Want to talk a little bit more about the revenue stream, their backlog and projects that they have coming up. The revenue stream, like I said, 94% of the cash flow is tied to thoes fee-based hedge contracts. Fifty-four percent of those earnings though are in the natural gas pipelines and there they have a couple of projects that are coming online over the next couple of years. One partnership that they just initiated with Cheniere Energy (NYSEMKT:LNG) helping to transport natural gas through their pipelines down to the Corpus Christi location where the company is building LNG export terminal there.
So to kind of give some context for that LNG, Global LNG to (Mantis) expected to blow up over the next several years. So, for instance, this facility is looking at producing about 13.5 million tons per annum of LNG, global demand; on the other hand, expected to increase 215 million tons. So there's a lot of opportunity there and Kinder Morgan is kind of getting their foot in the door by hooking up with Cheniere and processing, sending, this gas down to that terminal to export.
They also have another acquisition that was mentioned not too long ago with Hiland Partners, which I think, Tyler, and you talked about?
Reeth: Right, right.
Wallingsford: On the last Industry Focus but -- so there's a lot of fee-based assets tied up in this transaction as well which is just going to help them sort of plant that footprint in the Bakken region, give them some more exposure in that area and that's just going to be incredibly accretive a couple of years down the line adding several cents per share to the dividend looking around the 2017, 2018 timeframe.
Reeth: Okay, how can you disagree with anything that he just said Tyler?
Crowe: Well, you know, I've got to admit, I am kind of splitting hairs trying to decide between Enterprise Products Partners (NYSE:EPD) and Kinder Morgan, however, however I am going to take it town! Let's see what I can do.One of the things that I like about Enterprise Products more, a little bit more in terms of Kinder Morgan is they have a little bit more of an integrative asset-base then what's going on with Kinder Morgan. One of the things that Nate was just talking about was that LNG play. Well, Kinder Morgan, even though they're getting a slight play in that, they're building their own facility, Enterprise Products Partners is doing a major, major export program themselves, however they're looking at it doing it in stuff that isn't as regulated; propane, ethane, butane, all of those...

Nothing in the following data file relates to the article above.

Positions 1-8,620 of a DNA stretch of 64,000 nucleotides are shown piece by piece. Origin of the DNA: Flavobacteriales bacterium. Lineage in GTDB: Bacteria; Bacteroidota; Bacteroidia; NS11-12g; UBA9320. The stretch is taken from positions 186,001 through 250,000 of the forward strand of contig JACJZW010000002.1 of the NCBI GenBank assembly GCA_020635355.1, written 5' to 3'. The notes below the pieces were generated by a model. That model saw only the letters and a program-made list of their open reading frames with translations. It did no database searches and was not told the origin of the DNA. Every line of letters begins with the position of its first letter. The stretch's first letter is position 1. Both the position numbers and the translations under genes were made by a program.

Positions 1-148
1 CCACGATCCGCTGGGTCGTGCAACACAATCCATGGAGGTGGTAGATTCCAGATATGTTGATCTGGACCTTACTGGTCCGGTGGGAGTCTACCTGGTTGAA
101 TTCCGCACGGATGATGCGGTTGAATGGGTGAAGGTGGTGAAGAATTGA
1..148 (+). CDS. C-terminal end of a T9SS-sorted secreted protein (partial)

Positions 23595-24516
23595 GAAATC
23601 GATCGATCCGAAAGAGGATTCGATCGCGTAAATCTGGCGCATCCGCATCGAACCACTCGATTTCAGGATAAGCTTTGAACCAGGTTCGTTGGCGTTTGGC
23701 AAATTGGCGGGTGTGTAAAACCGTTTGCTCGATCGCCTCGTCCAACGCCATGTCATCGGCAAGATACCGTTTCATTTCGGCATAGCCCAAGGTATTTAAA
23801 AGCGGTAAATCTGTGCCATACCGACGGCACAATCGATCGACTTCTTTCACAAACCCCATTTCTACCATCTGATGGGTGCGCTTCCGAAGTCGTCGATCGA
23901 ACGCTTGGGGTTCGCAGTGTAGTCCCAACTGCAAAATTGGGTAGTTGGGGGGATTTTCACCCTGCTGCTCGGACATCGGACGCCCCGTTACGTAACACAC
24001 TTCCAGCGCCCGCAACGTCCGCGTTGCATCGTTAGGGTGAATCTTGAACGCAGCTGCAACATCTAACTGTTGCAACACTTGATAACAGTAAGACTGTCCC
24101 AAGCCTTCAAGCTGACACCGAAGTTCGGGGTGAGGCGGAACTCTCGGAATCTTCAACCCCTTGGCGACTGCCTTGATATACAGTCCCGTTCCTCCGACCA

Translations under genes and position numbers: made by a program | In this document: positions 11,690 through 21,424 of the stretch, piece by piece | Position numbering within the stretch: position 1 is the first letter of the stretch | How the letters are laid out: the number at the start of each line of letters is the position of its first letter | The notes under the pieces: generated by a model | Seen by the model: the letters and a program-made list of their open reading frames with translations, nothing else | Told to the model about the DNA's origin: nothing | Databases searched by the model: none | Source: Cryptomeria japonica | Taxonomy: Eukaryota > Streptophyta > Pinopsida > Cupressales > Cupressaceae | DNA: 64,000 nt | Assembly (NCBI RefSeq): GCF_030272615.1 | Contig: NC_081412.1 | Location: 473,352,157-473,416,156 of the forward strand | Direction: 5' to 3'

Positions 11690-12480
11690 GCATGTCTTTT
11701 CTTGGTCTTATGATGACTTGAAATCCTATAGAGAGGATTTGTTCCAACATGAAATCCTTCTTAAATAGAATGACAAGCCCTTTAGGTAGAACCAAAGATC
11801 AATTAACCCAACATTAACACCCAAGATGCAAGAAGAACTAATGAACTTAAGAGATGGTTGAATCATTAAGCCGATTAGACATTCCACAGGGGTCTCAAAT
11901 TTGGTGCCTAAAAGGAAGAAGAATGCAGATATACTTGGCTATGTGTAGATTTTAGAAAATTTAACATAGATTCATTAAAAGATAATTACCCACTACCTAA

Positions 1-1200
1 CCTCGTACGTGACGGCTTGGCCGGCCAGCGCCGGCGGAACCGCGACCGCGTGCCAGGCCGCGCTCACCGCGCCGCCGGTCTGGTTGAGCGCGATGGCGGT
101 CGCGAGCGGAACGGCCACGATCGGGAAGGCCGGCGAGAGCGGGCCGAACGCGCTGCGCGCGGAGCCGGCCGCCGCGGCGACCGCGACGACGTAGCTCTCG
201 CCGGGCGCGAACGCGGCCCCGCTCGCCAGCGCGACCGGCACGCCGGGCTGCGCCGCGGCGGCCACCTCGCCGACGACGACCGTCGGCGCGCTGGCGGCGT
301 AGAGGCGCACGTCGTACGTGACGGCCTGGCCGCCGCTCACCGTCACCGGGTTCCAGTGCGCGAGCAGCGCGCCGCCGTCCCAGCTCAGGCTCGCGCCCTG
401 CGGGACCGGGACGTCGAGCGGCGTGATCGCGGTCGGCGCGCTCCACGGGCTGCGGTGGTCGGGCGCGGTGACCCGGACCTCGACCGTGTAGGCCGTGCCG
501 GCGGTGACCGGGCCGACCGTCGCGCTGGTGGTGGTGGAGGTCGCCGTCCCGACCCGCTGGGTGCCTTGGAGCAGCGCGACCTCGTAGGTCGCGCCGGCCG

Reeth: All the 'tanes.
Crowe: All the 'tanes, yeah; all of those natural gas liquids. They're even starting to export condensate which is really, really light crude oil kind of skirting around those oil export rules finding their own way to do it and exports for them have grown immensely. They are the nations largest exporter of natural as liquids and they represent about half of that and the United States is the largest exporter of thoes products around the world so that company themselves is one of the largest we've ever seen.
Aside from that their natural gas liquid pipelines as well as their fractionation kind of their processing facilities and stuff like that, they are linked to 99% of the fractionation capacity east of the Rockies in the United States so there is a ton of vertically integrated opportunities there to kind of up-sell.
They have a little bit less, or a little bit more exposure to commodities, about 85% instead of that fancy Kinder Morgan 94.
Reeth: White-collar boys over there.
Crowe: Yeah, but whatever. You know -- but at the same time Enterprise Products values is undervalued in comparison to Kinder Morgan. If you're looking to buy things today, you know, one's a (master) limited partnership, one's a C Corp, so the best way to, I guess, kind of apples to apples comparison would be on a total enterprise value to EBITDA. Enterprise Partners 16.3, Kinder Morgan 19.0. So you're getting a little bit more there and last thing, there is some real big opportunities for enterprise to be making some big moves here.
Their debt leverage, which is net debt to EBITDA, is at about 3.7 times, giving them a ton of wiggle room if they want to go make another acquisition like they just did with this Oiltanking Partners (UNKNOWN:OILT.DL) one that they did earlier last year, and they've got about $20 billion in identified potential projects, so there is a lot of room for this company to make a big splash and hopefully grow that dividend.
Reeth: Lots of option here, boys, I like what I'm hearing. I can't choose sides, far be it for me so if anyone out there has something to say who's better, Nate or Tyler, send us an email over to Energy@Fool.com, let's all just calm down. He's just such a polite guy, he's going to give the win to Tyler.
Crowe: Oh, you can't be that humble man! Own it, own it.
Reeth: This is Industry Focus -- we're not friends here, all right. Focus on that. Okay, Nate Wallingsford, great first time, Tyler Crowe always a pleasure. I'm Mark Reeth for The Motley Fool, thanks for watching, and we'll see you tomorrow.